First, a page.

The Witness tells the story of Eddie Lama and
how he went from Brooklyn-born
construction contractor to animal rights crusader.
Part biography, part advocacy piece,
the 45 minute film seeks to put a down-to-earth face
on a philosophy that is too often
portrayed in the media as the domain of extremists and
ideologues. While Eddie is a
terrific spokesperson for his cause, the film doesn't
succeed at all of its
Eddie grew up in a typical Brooklyn neighborhood for
his era, surrounded by tough guys
and their families. The idea of empathizing with
animals was foreign to him as his
parents never had pets and looked down on the idea.
Eddie recalls seeing kids chasing
stray cats down alleys with "intent to do harm,"
although he never hurt any animals
himself. He seems thankful for this fact; I
sense that the guilt he would carry
if he had would be too much for him to bear.
His connection to animals developed later in life,
when a woman asked him to cat-sit.
Hoping to use this as an opportunity to get closer to
her, Eddie accepted, even though
he knew nothing about cats and the idea of a cat in
his pristine home would normally
have repulsed him. He discovered that what he
previously (and coldly) thought of as an
"ambulatory organism" was actually an individual with
preferences and dislikes and a
desire to communicate with him. This revelation led
Eddie to eventually give up eating
meat and go on a mission to disseminate information on
the horrors of the fur
The strange thing about The Witness is that it doesn't dig deep enough. Eddie is a compelling guy, but he
still seems like a guy who just met some cats that he liked and decided to fight for animals. There's no real big "story"
to his development. And at under an hour, the film doesn't spend enough time with the work that he does do to really
flesh it out.
There are many more animal rights crusaders in Eddie's area - and around the country - who have made
fighting against cruelty their life's goal for a lot longer than Eddie. The Witness doesn't give a good
enough understanding of why this guy should be the subject of the film.
The one thing that he does that's unique is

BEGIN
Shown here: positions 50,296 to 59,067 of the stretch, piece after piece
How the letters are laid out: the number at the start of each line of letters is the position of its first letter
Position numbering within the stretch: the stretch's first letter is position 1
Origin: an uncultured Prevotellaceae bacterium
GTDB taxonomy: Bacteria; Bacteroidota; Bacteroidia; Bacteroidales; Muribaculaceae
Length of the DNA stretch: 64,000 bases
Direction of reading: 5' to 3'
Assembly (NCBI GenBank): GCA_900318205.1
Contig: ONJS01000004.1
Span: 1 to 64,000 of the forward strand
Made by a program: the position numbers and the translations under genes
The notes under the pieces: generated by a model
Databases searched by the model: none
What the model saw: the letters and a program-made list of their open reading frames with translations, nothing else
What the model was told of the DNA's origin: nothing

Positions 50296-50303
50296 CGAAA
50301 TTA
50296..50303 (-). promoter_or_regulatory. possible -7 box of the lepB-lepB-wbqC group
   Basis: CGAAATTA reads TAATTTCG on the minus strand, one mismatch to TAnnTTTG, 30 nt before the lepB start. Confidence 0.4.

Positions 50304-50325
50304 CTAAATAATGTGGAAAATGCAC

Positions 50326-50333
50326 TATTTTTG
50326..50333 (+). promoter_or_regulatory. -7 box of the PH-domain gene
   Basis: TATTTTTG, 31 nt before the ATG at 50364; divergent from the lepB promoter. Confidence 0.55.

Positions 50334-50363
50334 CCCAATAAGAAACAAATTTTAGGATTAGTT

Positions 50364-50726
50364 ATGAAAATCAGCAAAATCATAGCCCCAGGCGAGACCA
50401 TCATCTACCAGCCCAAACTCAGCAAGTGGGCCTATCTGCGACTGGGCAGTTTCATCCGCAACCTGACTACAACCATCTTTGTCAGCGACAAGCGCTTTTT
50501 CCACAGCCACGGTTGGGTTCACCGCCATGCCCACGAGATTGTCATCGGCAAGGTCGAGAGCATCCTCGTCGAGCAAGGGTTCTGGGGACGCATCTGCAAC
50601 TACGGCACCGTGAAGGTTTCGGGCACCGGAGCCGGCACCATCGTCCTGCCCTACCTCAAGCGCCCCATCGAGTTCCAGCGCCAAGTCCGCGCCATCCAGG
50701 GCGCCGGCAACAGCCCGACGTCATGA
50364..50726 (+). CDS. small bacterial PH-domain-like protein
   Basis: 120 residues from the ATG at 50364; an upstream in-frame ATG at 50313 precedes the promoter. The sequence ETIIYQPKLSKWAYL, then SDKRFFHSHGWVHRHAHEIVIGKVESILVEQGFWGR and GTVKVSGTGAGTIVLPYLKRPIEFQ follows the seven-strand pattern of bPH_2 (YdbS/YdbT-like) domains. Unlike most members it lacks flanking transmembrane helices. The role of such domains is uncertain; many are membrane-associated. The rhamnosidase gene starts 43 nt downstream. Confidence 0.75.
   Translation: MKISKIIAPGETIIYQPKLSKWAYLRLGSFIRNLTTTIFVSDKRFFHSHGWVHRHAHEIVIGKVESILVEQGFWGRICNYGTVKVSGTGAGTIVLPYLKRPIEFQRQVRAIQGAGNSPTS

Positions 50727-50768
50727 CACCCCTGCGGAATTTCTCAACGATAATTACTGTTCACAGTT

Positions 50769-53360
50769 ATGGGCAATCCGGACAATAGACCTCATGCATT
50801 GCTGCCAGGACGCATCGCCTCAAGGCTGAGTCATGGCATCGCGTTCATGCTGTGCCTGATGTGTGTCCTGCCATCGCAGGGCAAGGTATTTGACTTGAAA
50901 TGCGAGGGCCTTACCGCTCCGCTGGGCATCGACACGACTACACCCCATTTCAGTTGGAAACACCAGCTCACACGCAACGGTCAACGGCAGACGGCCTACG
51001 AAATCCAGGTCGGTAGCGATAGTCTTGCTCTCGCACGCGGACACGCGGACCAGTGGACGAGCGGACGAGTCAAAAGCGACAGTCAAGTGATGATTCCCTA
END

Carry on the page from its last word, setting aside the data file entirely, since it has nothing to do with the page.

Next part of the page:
drive a van around Manhattan that he had fitted with TV monitors showing the grisly behind-the-scenes story of the
fur industry to random passers-by. But the film is satisfied with showing a slow-motion montage of horrified
onlookers set to Sarah McLaughlin music rather than actually engage the public and understand what their opinions
on fur are and how Eddie might or might not change them. After all, Eddie says that "a miracle is a
change in perception," but the film doesn't explore any miracles other than Eddie's own development.
The fur and meat industry footage used in the film, however, is potent. This is disturbing, horrific imagery that
really packs a wallop.
If the film were seen my people who weren't already interested in animal welfare
(unlikely) and if it explored the issues in greater depth, I think that it could actually change some people's feelings.
But this is probably a case of preaching to the choir, to some extent. (It might be tough for this reviewer to
judge, as someone who, like Eddie, has sworn off all meat products.) Eddie's explanation of his own reaction to
first seeing the undercover slaughterhouse footage is quite telling: Given his Catholic background, he tried to
rationalize out what sort of sins the animals must have committed to be tortured so terribly. He also compares their meaningless plight a
situation from his own life (being beaten severely in a mugging) when he felt like the animals in the
slaughterhouse: Capable only of screaming and screaming, but with no one to hear his cries. Eddie's words are
affecting and very human.
Possibly the moment that best tells Eddie's story, however, is a quiet scene where he sits and talks about the bond
between a human and a cat. His pudgy calico rests her head on his lap and sleeps while Eddie marvels at the trust
she has in him.
The full-screen video looks good. There is little visible compression and the imagery, while obviously shot on the
move, is clear.
The stereo audio is good. Eddie's voice is clear and easily understood.
A host of PSAs and other video clips about animal issues are included, many available on loop, presumably in case
viewers would like to create their own advocacy presentation. Most of the footage, however, is similar to what's seen in the film.
Eddie Lama's distress over the meat and fur industries and the public's general lack of understanding and sympathy
for animals is what makes The Witness compelling. That he comes off as a regular guy and not some
in-your-face eco-terrorist or something like that should make him accessible to more people. Even so, the
documentary around him doesn't really explore Eddie and the issues that he is so passionate about fully. Regardless,
The Witness is worth a look, both as an educational tool and for the curious.